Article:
Halogen type as a selectivity switch in catalysed alkane oxyhalogenation†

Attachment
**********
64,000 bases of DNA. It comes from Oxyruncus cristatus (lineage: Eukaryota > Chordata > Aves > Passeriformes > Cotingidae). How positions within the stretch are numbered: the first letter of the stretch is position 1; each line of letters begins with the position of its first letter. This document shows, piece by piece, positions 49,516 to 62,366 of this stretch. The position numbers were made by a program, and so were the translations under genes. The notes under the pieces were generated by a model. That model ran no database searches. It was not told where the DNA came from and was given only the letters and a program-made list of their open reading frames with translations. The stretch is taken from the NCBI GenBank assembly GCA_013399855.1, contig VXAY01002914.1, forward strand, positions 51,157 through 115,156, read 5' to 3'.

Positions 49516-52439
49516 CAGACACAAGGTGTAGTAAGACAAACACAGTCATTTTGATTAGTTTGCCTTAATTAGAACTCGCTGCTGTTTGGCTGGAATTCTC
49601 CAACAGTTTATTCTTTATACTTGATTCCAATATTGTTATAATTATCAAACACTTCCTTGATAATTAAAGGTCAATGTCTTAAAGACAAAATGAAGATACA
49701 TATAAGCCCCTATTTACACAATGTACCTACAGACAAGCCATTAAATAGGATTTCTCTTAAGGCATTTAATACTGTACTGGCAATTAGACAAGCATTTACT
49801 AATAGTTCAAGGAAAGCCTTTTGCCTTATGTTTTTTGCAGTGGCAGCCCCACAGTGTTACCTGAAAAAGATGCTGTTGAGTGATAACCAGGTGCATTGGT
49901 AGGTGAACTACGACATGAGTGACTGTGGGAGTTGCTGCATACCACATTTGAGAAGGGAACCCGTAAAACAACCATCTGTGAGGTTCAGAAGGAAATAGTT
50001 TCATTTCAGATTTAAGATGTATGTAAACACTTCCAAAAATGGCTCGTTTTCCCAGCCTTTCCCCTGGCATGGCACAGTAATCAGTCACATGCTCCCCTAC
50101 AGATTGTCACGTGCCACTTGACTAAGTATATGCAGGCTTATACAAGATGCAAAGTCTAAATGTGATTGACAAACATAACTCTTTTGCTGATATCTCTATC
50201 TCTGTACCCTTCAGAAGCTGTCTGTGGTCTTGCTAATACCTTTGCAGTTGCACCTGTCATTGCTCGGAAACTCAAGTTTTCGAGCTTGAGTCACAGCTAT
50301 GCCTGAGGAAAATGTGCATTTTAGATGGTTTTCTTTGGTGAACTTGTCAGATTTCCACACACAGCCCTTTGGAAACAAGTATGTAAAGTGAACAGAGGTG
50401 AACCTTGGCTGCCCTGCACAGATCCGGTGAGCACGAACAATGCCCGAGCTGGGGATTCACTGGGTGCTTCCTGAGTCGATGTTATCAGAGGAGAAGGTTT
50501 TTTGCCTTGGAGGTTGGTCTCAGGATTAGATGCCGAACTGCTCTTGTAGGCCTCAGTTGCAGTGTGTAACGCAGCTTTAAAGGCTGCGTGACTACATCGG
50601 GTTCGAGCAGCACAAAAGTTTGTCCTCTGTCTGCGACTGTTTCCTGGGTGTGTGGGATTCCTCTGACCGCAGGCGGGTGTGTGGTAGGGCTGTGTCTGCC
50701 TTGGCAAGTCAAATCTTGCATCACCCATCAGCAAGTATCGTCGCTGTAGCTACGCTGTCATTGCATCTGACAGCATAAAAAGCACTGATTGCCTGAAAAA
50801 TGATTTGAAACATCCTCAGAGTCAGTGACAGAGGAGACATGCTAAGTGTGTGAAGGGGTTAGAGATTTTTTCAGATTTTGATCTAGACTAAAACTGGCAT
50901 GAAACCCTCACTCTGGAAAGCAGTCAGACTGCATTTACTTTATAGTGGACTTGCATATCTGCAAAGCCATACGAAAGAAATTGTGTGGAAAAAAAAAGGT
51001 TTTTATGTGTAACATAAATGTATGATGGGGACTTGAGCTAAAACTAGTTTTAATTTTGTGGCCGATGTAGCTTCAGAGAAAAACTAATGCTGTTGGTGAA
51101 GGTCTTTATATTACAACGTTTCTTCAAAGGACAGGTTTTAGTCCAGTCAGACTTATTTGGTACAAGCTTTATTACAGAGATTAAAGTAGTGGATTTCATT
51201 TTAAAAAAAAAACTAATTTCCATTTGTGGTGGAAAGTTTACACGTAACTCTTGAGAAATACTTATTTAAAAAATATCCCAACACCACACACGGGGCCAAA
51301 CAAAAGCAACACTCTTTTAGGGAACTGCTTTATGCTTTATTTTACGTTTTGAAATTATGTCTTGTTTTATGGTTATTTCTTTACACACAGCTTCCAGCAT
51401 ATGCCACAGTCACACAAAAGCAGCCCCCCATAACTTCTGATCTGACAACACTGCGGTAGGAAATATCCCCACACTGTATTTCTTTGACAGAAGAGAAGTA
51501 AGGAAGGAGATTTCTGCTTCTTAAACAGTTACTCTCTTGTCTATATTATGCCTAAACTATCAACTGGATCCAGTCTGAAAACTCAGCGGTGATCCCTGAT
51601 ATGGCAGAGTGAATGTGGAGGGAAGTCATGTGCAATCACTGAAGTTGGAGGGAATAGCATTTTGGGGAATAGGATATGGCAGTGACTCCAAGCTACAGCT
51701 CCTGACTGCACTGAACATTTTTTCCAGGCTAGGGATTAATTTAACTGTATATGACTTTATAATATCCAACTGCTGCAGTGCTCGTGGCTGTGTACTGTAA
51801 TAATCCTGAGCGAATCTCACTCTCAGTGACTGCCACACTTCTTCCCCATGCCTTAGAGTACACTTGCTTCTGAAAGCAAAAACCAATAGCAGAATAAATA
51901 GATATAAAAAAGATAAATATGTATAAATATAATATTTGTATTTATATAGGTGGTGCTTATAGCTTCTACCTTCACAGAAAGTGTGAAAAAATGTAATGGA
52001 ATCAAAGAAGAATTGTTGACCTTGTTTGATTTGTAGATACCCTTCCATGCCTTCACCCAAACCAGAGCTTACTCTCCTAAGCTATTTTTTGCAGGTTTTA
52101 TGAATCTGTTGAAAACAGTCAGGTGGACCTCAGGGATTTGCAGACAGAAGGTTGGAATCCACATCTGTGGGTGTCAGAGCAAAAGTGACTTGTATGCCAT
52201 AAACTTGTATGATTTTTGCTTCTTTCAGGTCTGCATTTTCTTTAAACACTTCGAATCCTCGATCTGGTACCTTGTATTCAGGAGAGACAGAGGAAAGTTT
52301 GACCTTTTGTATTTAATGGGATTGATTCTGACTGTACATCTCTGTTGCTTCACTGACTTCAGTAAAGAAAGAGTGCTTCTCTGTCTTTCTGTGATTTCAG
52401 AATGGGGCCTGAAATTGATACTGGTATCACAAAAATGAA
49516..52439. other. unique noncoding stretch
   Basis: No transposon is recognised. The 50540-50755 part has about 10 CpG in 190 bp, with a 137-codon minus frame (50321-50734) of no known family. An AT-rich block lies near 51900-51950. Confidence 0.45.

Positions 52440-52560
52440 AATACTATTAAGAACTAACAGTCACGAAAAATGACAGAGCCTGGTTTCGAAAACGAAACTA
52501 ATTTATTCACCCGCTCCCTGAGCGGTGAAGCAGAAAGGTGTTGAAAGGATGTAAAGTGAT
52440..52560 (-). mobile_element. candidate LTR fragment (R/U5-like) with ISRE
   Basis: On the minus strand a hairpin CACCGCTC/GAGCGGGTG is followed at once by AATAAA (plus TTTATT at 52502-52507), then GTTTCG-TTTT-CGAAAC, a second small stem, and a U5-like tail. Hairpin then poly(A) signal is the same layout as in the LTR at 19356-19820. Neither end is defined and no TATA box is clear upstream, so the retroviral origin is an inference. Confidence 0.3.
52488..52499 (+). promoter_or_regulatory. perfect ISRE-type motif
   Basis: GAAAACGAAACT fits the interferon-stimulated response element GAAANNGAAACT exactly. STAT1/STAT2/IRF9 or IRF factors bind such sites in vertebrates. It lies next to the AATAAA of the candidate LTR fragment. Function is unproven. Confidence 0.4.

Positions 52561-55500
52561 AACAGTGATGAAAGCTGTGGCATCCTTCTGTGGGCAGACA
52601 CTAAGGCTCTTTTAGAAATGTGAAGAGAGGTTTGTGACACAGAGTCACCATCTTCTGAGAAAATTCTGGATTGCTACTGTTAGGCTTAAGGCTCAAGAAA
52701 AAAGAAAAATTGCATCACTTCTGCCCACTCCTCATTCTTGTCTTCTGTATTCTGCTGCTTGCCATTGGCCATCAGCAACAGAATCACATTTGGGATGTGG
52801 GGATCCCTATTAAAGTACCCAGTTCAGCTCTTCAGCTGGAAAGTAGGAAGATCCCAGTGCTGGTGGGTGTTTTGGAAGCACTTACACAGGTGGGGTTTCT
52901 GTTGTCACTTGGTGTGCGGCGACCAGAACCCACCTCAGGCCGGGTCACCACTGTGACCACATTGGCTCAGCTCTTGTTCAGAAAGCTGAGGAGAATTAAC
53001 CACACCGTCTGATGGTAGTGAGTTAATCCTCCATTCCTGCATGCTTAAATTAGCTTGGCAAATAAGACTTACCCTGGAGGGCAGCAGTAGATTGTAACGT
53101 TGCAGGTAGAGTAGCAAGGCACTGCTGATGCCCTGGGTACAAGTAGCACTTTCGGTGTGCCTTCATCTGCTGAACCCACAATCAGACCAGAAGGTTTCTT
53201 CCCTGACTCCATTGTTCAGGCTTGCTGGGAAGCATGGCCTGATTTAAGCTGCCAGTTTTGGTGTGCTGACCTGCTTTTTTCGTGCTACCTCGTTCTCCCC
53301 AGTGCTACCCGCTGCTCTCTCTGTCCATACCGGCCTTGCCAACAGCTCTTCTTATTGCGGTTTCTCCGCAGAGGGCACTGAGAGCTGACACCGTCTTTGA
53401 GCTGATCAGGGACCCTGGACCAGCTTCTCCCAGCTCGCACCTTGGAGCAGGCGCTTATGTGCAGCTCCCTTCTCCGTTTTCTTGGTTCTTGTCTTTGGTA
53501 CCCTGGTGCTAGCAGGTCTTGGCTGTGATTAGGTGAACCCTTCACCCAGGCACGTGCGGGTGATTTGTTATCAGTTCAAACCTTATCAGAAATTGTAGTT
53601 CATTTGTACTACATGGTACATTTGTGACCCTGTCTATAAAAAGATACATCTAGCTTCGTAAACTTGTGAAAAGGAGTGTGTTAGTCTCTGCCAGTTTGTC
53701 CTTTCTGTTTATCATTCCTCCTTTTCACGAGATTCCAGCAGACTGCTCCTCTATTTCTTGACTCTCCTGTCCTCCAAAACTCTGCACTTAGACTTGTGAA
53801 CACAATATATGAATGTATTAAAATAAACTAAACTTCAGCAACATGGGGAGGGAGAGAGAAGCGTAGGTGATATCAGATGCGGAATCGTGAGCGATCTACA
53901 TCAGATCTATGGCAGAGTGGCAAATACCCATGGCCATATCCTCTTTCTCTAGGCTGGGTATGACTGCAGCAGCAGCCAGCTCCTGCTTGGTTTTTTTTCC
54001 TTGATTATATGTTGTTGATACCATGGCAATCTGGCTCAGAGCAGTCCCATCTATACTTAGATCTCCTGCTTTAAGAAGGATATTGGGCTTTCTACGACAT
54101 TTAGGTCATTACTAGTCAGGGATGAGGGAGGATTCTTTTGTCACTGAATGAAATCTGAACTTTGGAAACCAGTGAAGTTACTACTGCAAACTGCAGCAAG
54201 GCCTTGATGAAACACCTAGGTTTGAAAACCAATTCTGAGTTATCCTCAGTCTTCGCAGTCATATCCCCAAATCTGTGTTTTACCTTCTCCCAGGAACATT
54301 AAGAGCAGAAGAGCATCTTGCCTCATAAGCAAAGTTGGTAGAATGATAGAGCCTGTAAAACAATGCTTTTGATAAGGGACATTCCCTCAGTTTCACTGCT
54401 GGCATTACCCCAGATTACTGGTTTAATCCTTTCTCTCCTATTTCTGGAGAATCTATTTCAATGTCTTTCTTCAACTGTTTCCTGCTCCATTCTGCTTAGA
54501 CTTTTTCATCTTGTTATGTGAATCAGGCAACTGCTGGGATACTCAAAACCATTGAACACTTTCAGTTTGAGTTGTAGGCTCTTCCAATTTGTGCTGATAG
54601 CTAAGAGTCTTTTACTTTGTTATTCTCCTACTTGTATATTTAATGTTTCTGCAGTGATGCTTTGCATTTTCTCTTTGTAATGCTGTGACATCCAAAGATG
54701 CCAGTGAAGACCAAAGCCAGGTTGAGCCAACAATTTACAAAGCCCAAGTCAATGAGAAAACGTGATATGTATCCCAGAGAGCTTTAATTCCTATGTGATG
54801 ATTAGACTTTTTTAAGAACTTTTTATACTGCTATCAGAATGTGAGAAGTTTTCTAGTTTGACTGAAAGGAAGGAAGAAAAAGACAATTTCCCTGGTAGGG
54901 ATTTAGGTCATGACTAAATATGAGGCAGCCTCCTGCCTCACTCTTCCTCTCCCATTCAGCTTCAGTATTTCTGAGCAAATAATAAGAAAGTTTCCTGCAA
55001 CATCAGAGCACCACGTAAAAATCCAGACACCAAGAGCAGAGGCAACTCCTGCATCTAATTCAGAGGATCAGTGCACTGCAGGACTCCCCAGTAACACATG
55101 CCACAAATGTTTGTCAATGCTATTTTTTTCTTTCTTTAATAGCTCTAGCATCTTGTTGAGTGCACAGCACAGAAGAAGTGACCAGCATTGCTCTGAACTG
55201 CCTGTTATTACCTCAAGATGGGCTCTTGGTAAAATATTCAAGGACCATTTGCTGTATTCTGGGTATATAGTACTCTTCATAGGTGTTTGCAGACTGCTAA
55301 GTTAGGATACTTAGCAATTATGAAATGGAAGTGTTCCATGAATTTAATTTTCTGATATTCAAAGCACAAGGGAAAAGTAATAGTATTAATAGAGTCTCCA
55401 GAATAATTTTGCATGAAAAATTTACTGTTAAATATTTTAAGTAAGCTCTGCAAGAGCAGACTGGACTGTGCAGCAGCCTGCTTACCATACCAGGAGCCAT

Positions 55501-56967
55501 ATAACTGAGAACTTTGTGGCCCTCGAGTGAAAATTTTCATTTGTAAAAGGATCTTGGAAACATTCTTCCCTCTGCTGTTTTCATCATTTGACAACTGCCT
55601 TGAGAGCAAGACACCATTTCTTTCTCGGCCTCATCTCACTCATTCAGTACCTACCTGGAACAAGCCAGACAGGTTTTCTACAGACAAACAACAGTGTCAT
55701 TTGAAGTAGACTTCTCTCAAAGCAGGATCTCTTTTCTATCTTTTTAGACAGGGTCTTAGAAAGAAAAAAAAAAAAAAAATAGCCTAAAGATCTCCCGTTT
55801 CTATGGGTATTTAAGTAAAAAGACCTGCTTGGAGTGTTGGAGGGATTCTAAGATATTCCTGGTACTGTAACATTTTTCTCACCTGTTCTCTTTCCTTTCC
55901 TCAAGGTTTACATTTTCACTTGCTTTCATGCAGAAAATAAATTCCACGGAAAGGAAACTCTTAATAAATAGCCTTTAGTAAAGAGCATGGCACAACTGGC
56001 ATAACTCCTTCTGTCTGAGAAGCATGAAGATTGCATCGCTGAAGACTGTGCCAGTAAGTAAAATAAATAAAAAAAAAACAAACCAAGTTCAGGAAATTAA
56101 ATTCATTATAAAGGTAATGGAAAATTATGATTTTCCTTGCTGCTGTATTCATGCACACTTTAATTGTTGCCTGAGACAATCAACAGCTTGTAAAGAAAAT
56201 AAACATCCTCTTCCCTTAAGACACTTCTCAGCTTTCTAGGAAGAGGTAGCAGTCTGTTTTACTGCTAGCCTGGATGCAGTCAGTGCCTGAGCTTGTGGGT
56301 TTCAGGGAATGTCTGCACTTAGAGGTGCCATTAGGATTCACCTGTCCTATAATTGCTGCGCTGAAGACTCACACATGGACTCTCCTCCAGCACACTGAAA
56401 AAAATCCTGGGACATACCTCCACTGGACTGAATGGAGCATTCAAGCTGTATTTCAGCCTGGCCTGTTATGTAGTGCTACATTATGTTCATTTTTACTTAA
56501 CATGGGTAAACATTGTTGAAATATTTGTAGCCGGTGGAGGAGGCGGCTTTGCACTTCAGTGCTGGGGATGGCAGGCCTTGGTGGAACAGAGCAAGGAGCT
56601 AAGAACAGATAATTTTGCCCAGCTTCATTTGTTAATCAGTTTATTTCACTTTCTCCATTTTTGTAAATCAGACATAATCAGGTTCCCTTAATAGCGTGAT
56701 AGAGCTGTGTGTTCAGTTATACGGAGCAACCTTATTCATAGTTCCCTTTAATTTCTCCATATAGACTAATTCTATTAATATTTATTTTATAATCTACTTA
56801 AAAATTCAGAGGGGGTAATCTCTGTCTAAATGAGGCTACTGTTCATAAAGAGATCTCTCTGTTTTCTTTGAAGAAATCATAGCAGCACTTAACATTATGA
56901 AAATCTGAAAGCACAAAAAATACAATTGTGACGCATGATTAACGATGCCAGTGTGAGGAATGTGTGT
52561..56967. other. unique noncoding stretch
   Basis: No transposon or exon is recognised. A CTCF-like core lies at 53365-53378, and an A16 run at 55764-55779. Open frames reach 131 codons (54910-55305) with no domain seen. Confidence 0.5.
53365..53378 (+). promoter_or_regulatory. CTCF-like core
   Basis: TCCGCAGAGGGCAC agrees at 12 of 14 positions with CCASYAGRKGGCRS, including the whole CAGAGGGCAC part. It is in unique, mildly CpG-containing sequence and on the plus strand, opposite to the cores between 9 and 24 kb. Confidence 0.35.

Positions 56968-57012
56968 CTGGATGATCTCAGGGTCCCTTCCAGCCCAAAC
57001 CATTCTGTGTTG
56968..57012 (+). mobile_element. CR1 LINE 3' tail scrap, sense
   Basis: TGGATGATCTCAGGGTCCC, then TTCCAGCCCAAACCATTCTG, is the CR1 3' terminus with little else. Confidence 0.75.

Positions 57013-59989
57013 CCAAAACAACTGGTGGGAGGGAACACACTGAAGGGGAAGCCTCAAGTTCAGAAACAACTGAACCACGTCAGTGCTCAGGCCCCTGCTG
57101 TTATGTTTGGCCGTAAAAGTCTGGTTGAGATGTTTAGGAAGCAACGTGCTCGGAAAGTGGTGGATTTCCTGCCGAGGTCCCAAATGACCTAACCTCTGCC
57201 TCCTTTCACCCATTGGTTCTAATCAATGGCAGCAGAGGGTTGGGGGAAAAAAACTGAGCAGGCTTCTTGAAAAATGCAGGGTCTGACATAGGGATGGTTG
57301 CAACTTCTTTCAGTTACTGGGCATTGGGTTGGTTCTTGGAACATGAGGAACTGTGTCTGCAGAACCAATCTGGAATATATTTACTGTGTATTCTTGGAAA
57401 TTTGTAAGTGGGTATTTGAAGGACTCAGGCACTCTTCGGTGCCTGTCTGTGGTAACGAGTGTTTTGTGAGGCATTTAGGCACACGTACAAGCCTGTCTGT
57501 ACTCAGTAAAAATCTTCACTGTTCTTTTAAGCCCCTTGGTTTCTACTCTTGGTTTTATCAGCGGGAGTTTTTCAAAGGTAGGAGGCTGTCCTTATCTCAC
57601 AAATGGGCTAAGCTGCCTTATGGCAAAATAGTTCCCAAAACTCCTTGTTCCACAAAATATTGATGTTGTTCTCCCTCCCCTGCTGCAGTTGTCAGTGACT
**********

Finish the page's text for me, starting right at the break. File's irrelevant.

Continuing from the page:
Catalysed alkane oxyhalogenation has recently been demonstrated as an attractive route for the selective functionalisation of natural gas into commodity chemicals such as alkyl halides or olefins. Herein, we assess the role of the hydrogen halide on the product distribution in ethane and propane oxyhalogenation over europium oxychloride and europium oxybromide catalysts. While olefins are the main reaction products in oxychlorination (selectivity ≥95%), the formation of alkyl bromides (selectivity ≤95%) is favoured in oxybromination, particularly at low conversion levels. At high conversion levels, olefins are also observed, although the selectivity is generally limited (≤60%) due to the formation of cracking and combustion products. A comprehensive kinetic analysis of the oxyhalogenation, halogenation, and oxidative dehydrogenation of the alkanes as well as of the dehydrohalogenation of the alkyl halides provide insights on the complex reaction network, which proceeds through alkyl halide formation followed by its conversion to olefins and/or halocarbons. The observed selectivity differences primarily originate from (i) the halide-dependent alkane activation path, which is surface-driven in oxychlorination, while it mostly occurs via gas-phase halogenation in oxybromination, along with (ii) the preferred tendency of alkyl chlorides towards catalytic dehydrochlorination pathways opposing alkyl bromides that undergo further bromination routes in the gas phase. Finally, detailed characterisation corroborated the above findings and revealed the higher structural stability of europium oxychloride compared to the analogous oxybromide phase under oxyhalogenation conditions. These results deepen the understanding of the alkane oxyhalogenation chemistry on catalyst surfaces for the manufacture of valuable commodities.